Irish Students Design Software to Make Drivers Safer
More than 3,000 people die every day because of traffic accidents, and that number is on the rise. The problem's so bad that the World Health Organization predicts that by 2020, car accidents will be the third leading cause of disease or injury. But what if computer software could help prevent many of them by evaluating a driver's behind-the-wheel behavior and educating her about it?
That's the goal of Hermes, a new technology designed by four college students—Matthew Padden, James McNamara, Calum Cawley, and Aine Conaghan—from Ireland's Institute of Technology Sligo. They began developing the software in September 2010, and in July they headed to New York City for Microsoft's Imagine Cup, a technology competition for socially conscious students. They beat out 350,000 other entrants from 184 countries for the top prize. We chatted with the team about how the Hermes software works and how schools can get more students interested in STEM (science, technology, engineering and math).
GOOD: So how exactly does the software work?
The Hermes system combines embedded and cloud technologies.We have developed a device that you plug into the car. This device constantly monitors several parameters about a driver's behavior and evaluates it in real time, giving instant feedback to the driver as well as uploading to the cloud for later analysis. In addition to this, the device is also able to warn the driver if they are approaching a dangerous section of road. This data is then visualized through the web and phone apps to educate the driver and give peace of mind to the vehicle owner.
The driver's app is to make them aware of their driving behavior after a journey has been completed. The owner's phone app allows them to see any alerts generated by the system. So let's say the driver was driving erratically or unplugged the device, an alert would be instantly sent to the owner and they could see on the app what happened and where it happened.
GOOD: Do you have investors interested in bringing it to market?
Hermes team: With the mass of publicity, we have had interest, especially from car insurance companies. At the permission of the driver, insurers can view the data, and with this can offer cheaper driver insurance premiums based on driving behavior. Quite simply, the safer you drive the cheaper your car insurance will be. We hope to bring it to market in the near future.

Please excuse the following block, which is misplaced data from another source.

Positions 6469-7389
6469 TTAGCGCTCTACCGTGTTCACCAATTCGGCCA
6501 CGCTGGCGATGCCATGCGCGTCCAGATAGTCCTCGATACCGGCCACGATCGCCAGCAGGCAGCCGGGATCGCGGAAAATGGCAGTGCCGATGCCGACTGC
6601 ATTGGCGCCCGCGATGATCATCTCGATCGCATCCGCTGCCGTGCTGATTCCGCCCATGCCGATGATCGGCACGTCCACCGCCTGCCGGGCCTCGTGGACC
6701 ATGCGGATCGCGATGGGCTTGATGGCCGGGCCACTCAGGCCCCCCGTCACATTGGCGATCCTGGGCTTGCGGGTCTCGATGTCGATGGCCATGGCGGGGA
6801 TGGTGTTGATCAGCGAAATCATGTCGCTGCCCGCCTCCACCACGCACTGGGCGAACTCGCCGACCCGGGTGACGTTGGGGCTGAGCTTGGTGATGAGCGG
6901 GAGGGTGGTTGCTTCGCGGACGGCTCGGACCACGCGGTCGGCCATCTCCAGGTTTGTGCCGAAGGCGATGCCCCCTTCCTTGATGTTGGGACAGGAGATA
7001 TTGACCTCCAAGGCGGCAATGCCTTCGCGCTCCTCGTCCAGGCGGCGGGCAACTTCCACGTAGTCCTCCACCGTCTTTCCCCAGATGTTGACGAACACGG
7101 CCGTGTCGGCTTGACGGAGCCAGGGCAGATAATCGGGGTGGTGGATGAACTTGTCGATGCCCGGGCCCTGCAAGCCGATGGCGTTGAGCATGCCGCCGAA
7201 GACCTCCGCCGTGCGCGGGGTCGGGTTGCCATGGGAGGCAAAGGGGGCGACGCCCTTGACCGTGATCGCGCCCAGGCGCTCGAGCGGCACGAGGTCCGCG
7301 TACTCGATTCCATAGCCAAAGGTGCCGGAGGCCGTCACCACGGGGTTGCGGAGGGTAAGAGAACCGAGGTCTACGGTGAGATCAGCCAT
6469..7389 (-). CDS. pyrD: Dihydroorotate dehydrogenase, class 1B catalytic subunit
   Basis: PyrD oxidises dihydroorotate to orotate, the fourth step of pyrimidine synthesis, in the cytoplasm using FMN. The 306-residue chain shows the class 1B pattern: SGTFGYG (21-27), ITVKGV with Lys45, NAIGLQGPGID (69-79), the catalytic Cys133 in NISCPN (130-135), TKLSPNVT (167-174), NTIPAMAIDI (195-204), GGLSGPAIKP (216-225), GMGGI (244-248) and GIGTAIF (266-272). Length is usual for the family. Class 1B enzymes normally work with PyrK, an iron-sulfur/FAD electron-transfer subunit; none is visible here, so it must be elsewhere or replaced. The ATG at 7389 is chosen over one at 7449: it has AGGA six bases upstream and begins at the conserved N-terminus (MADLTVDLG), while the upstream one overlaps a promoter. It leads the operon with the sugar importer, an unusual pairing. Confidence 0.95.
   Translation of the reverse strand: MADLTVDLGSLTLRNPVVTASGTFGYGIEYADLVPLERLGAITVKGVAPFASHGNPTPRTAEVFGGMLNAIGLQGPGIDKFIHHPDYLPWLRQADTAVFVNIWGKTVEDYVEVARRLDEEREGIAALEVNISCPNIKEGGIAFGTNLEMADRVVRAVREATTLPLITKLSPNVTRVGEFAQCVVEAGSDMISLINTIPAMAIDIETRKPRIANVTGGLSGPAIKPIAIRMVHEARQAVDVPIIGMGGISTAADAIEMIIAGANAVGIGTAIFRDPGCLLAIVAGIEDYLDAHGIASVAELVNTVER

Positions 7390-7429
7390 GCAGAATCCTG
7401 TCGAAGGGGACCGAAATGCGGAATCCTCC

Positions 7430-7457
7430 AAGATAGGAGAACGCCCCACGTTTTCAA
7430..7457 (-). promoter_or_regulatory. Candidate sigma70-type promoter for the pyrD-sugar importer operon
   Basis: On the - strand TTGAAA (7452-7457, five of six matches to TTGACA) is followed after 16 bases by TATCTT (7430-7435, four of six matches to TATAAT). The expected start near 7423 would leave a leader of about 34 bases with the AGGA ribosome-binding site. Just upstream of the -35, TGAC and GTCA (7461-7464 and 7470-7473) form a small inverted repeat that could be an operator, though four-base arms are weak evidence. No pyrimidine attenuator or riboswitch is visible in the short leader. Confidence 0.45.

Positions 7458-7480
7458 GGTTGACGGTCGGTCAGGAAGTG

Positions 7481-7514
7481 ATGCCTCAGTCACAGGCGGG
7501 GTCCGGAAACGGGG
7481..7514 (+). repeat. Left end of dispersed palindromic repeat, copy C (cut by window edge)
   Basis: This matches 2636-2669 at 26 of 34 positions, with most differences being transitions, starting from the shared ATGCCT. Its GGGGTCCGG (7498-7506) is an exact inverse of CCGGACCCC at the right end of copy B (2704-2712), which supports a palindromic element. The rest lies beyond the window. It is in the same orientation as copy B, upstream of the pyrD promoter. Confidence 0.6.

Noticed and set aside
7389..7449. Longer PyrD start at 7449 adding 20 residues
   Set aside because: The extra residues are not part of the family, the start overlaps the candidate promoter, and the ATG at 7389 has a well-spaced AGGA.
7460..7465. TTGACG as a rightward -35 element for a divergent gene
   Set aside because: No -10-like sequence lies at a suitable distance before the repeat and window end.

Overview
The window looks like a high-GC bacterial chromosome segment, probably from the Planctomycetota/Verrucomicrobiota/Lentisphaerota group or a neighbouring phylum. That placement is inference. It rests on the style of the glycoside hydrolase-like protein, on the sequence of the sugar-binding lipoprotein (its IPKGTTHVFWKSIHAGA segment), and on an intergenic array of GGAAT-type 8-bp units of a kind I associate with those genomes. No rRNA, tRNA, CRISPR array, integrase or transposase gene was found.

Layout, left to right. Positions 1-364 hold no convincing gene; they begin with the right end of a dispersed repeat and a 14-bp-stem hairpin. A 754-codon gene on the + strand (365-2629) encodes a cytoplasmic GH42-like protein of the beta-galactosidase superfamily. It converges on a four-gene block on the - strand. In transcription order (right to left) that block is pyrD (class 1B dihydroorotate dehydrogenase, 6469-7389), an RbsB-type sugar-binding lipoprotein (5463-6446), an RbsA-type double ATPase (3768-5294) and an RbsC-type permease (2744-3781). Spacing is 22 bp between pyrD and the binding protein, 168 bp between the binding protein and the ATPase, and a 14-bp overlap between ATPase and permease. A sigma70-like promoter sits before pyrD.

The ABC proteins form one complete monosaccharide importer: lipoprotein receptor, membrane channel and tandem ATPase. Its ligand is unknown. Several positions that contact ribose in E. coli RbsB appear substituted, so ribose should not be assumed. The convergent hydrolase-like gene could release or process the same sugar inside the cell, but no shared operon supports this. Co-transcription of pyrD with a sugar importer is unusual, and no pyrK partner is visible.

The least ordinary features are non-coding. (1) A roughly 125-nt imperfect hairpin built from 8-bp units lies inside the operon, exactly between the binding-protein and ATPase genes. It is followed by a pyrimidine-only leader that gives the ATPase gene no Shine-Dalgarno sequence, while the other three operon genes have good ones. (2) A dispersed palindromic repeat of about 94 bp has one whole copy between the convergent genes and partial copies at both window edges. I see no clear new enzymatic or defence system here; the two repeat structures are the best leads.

GOOD: What do you think schools and governments should be doing to get more students interested in STEM?
Hermes team: These skills need to be made more tangible. It would be useful if the math that students are taught in schools may be applied to the real world. In the field of computer science, there is not enough lab work where tangible real world insight into the development of either software or hardware solutions. Computer science has one massive asset when it comes to creating interest in learning amongst young students—game development. This can be used as a tool to teach both through the playing of a game and through the creation of games.
The schools themselves need to be informed through network meetings, seminars, or training events where they can be given insight regarding the future of STEM. Unfortunately some remain unaware of the significance STEM is going to have in bringing countries out of the recession and the scale of employment opportunities for the future.
The minority of women involved in STEM needs to change. Perhaps schools and governments could start profiling women already involved in STEM through marketing campaigns in an effort to empower and inspire women to work in this area.
GOOD: What's been the reaction from your friends, family and teachers since your Imagine Cup win?
Hermes team: Everyone is extremely proud of the team and have given tremendous support. The country is delighted to be hearing positive news. There were parties when we won, homecomings, receptions hosted by our college and even now people are still congratulating us.
Click here for more coverage of the impressive student projects from the 2011 Imagine Cup.
photo via IT Sligo